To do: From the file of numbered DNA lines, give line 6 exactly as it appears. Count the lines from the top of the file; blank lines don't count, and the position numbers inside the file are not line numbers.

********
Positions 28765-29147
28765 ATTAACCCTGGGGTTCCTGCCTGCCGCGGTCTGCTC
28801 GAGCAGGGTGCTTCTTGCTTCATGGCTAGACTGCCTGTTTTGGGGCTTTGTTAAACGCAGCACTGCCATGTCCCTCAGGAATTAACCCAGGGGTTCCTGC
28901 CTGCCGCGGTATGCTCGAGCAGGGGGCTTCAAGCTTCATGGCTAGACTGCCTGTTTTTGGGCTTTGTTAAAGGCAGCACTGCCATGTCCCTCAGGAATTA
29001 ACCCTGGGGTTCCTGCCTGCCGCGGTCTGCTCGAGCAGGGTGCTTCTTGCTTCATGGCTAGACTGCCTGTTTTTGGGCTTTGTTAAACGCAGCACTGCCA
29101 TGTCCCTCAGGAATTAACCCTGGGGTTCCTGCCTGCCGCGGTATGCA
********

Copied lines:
29101 TGTCCCTCAGGAATTAACCCTGGGGTTCCTGCCTGCCGCGGTATGCA